In every round of the Sinquefield Cup 2018, there had been at least one decisive game. Different victors had meant that five players were at the top of the standings table, with 2.5/4. These were, Magnus Carlsen, Fabiano Caruana, Shakhriyar Mamedyarov, Alexander Grischuk and Levon Aronian.
Round five was the final round before the one and only rest day of the tournament, what would it bring? It certainly would not be six leaders. For starters, that was not technically possible. Furthermore, the round was fairly quiet — arguably the quietest of the tournament with regard to play and intent. When it came to the results, it definitely was, with all points split.
Magnus Carlsen obtained some pull with White against Wesley So, but not quite enough to get a full point. The crux of the situation came down to the following position, with Wesley having played 22…h5.
White is clearly better, but Magnus didn’t achieve anything very powerful after his 23.Rd6. Among other things, this allowed Black to whop the b-pawn off and his problems were pretty much solved. So, was there better available? Probably not. Though there were certainly other options than 23.Rd6, none of them seem to give White that extra something to be able to make progress. They drew by repetition in 51.
Maxime Vachier-Lagrave can’t have been too surprised when Fabiano Caruana popped out the Petrov to his 1.e4 and 2.Nf3. He didn’t seem to have too much cooked up for it though. White was a tad better for a while, but Black never seemed in any danger. After some liquidation they repeated and split the point in 40.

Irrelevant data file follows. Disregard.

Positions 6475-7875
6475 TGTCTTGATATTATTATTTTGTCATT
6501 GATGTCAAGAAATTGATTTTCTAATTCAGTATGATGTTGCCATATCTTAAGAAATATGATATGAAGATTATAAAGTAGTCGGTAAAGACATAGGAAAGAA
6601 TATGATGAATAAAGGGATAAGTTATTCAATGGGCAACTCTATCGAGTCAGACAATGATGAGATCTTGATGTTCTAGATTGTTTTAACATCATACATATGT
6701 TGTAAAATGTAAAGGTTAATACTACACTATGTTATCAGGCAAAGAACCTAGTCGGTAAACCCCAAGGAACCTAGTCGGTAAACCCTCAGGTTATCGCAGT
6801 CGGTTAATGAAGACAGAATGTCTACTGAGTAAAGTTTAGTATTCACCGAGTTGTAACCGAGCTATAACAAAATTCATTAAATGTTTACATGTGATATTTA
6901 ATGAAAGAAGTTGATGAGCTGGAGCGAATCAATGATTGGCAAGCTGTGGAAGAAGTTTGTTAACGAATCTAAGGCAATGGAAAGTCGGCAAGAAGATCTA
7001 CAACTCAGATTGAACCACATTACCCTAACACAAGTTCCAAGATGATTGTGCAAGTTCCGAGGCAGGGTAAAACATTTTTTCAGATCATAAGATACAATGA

Hikaru Nakamura really needed a win in this round. After losing his previous two games, the American Grandmaster found himself at the bottom of the table with 1/4. Any aspirations of winning the tournament were no doubt over, (barring freak occurences), but a point or two would do his confidence the world of good.
Unfortunately for Hikaru, though he had a good go at it with the White pieces against Shakhriyar Mamedyarov, the recovery would not start in this round. He did stop the rot though, but after his 39.Qe4 and Shakh’s 39…g6, it would just be with a draw. He may well kick himself afterwards for not showing a bit of patience and opting for 39.Kg2. It is a quiet move, but with the intent of Rh1, which even works against …g6. The problem for Black is King safety — or lack thereof.
In a similar position was Sergey Karjakin, who was keeping Nakamura company at the bottom of the standings. The Russian Grandmaster had lost his opening two games and so far had not managed to recoup those points. Also having White, Sergey didn’t seem up for it against his countryman, Alexander Grischuk and they had a rather tame draw in 40 moves.
Finally, Aronian-Anand, which saw neither player getting anything out of the opening. The game saw steady but sure liquidation before they repeated.
The players get a day off on Thursday, then, before the concluding four rounds begin on Friday. Don’t forget, we have Carlsen-Caruana coming up in round 7 on Saturday. Feel free to leave your thoughts and predictions for that in the comments.
Standings after Round 5:
Caruana, Aronian, Mamedyarov, Grischuk, Carlsen — 3.0
Vachier-Lagrave, Anand — 2.5
So — 2.0
Nakamura, Karjakin — 1.5
Round Six (Friday 24th August, 13:00 local time): Nakamura vs Aronian, Mamedyarov vs Vachier-Lagrave, Caruana vs Karjakin, Grischuk vs Carlsen, So vs Anand.